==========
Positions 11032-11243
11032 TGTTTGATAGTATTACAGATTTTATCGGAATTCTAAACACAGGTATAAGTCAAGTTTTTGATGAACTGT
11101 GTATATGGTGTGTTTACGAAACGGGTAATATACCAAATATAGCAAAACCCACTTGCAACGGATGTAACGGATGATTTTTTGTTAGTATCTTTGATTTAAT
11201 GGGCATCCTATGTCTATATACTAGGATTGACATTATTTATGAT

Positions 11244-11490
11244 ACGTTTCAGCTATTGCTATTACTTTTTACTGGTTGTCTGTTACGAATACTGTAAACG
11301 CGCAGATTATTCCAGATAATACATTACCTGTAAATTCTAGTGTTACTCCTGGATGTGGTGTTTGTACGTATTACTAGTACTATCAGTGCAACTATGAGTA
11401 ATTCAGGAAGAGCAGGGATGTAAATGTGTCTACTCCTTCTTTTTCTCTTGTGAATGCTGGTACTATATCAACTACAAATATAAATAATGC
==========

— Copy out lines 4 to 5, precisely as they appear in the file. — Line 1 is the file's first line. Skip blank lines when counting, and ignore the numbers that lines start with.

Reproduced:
11201 GGGCATCCTATGTCTATATACTAGGATTGACATTATTTATGAT

Positions 11244-11490